PARIS — Half-a-dozen species of endangered sharks hunted on the high seas to satisfy a burgeoning Asian market for sharkfin soup are now protected in the Atlantic, a fisheries group decided Saturday.
Scalloped, smooth and great hammerheads, along with oceanic white tip, cannot be targeted or kept if caught accidentally, the International Commission for the Conservation of Atlantic Tunas (ICCAT) said.
Three other types of hammerhead are included in the ban: smalleye, scoophead, and whitefin.
However, a proposal submitted by the European Union to extend the same level of protection to the porbeagle shark, critically endangered in the northeast Atlantic and Mediterranean, was shot down.
“Canada was adamant that they were not going to let its porbeagle fishery go,” said Elizabeth Wilson, a marine scientist at Washington-based advocacy group Oceana.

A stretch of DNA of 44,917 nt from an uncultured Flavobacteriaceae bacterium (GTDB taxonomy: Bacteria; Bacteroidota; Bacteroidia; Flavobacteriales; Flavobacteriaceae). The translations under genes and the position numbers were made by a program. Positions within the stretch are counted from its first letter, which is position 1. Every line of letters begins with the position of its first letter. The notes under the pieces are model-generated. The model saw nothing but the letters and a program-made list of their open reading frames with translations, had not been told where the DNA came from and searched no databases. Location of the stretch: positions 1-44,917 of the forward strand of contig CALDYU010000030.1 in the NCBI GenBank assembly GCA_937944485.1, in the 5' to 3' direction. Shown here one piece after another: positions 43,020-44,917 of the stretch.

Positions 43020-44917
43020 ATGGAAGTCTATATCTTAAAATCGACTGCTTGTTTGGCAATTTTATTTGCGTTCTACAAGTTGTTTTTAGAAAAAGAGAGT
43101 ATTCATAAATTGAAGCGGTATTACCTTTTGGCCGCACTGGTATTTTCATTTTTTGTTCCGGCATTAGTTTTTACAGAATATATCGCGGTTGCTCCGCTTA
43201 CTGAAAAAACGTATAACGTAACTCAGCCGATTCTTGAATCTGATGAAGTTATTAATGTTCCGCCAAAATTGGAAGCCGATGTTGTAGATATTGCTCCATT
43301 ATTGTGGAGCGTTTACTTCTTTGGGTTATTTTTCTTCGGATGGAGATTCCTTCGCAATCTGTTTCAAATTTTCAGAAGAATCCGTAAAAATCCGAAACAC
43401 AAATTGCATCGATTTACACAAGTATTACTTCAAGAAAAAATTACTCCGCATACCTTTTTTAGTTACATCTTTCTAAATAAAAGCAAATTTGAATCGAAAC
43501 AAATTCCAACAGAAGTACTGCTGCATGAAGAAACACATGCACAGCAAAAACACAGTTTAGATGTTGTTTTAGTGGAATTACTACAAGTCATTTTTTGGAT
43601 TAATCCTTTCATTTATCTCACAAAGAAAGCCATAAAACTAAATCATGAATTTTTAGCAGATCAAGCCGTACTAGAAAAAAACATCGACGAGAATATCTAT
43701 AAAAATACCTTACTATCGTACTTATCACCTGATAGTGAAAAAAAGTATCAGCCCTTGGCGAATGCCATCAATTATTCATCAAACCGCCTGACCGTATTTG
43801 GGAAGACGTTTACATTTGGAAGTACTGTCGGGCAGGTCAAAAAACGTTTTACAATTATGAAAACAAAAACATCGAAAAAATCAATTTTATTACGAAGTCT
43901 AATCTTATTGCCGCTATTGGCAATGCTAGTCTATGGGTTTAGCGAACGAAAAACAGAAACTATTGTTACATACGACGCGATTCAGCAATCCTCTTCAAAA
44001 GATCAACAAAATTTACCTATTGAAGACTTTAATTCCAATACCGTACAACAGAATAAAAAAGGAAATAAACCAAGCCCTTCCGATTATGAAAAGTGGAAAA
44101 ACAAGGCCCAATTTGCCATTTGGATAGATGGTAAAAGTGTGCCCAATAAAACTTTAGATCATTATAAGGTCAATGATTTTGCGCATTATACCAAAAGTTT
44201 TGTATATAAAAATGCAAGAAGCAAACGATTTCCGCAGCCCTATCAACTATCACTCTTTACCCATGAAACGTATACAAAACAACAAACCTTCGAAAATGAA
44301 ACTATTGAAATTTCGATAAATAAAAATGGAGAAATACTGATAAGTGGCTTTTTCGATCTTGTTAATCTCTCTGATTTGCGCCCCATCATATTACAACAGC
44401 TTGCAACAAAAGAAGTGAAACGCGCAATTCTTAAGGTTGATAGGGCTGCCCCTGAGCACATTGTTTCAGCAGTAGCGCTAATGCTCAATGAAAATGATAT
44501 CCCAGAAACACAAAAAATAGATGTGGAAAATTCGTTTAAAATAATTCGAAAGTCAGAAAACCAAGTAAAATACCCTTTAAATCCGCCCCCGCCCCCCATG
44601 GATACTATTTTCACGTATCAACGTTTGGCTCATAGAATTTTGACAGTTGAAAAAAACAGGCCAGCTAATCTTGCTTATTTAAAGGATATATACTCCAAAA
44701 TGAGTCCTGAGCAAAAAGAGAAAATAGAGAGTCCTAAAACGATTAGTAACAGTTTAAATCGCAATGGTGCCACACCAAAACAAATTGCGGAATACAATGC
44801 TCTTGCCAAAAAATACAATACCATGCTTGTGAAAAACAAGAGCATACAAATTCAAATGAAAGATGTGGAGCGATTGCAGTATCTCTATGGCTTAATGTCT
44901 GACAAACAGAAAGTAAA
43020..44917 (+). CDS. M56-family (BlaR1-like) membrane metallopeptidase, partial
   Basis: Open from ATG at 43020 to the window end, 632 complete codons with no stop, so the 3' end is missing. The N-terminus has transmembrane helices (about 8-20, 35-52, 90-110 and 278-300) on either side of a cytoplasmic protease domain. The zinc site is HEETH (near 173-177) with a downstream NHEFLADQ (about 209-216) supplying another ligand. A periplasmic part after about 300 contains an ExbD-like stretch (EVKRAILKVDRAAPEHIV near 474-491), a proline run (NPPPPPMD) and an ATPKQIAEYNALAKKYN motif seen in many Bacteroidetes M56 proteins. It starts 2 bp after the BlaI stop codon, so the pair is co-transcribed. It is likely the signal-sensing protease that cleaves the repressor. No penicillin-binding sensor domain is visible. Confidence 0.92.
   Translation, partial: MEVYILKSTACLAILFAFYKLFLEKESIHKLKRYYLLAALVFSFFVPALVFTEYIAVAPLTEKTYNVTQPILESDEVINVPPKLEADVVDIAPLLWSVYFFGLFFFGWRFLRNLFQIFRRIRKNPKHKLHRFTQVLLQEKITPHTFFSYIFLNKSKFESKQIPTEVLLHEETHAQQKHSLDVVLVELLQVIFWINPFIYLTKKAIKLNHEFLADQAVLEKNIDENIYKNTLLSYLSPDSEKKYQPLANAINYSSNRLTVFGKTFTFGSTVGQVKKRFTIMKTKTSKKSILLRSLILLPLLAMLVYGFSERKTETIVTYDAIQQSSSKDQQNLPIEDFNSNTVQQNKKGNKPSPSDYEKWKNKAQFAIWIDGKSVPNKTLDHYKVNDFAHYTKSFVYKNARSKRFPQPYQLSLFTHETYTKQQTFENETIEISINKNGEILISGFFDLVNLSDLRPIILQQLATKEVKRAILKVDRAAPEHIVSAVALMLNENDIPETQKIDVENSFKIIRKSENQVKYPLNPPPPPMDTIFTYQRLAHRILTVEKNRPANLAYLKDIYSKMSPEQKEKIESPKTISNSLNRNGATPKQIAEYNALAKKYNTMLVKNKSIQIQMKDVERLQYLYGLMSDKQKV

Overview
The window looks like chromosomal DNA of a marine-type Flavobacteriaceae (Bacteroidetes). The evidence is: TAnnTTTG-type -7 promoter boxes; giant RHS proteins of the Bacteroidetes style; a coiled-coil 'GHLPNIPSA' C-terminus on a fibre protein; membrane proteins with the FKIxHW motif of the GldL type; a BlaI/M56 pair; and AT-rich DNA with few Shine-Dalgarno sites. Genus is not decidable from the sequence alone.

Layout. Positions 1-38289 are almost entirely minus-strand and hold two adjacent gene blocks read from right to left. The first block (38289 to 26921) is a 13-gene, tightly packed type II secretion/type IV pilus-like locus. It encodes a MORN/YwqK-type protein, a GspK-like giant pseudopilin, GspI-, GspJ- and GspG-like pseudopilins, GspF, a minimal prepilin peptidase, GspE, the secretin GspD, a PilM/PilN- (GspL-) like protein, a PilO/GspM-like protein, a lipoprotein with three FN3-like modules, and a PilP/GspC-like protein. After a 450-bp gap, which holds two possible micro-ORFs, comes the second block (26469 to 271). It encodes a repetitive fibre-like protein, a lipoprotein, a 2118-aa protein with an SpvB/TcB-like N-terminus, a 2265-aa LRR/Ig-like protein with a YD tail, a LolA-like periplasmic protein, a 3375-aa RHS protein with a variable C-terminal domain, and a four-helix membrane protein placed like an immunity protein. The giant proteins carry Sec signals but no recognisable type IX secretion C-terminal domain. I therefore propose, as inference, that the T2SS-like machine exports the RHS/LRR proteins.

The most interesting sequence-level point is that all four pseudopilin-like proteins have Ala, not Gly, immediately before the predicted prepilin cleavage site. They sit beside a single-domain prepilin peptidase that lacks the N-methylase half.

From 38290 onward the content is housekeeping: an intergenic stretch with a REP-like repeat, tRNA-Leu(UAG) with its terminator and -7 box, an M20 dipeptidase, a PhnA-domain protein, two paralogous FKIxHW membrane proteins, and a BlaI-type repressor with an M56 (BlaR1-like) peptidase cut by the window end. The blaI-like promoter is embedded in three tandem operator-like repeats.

The decisions on sharks follow 10 days of closed-door haggling at the 48-member ICCAT, which is poised to announce quotas and other measures on bluefin tuna.
ICCAT is charged with ensuring that commercial fisheries are sustainable, and has the authority to set quotas and restrictions.
At least 1.3 million sharks were harvested from the Atlantic in 2008 by industrial-scale fisheries unhampered by catch or size limits, according to a recent report.
The actual figure is likely several fold higher due to under-reporting.
To date, the only other shark species subject to a fishing ban in the Atlantic is the big-eye thresher, a measure passed last year.
“These decisions increase the chances that these species will continue to swim in the Atlantic,” said Matt Rand, a shark expert with the Pew Environment Group.
“But there’s a lot more work to be done. Fifty percent of open water sharks in the world are threatened with extinction,” he said, citing the classification of the International Union for the Conservation of Nature (IUCN).
A push by the United States to require that all sharks be brought back to shore whole failed to muster the needed consensus.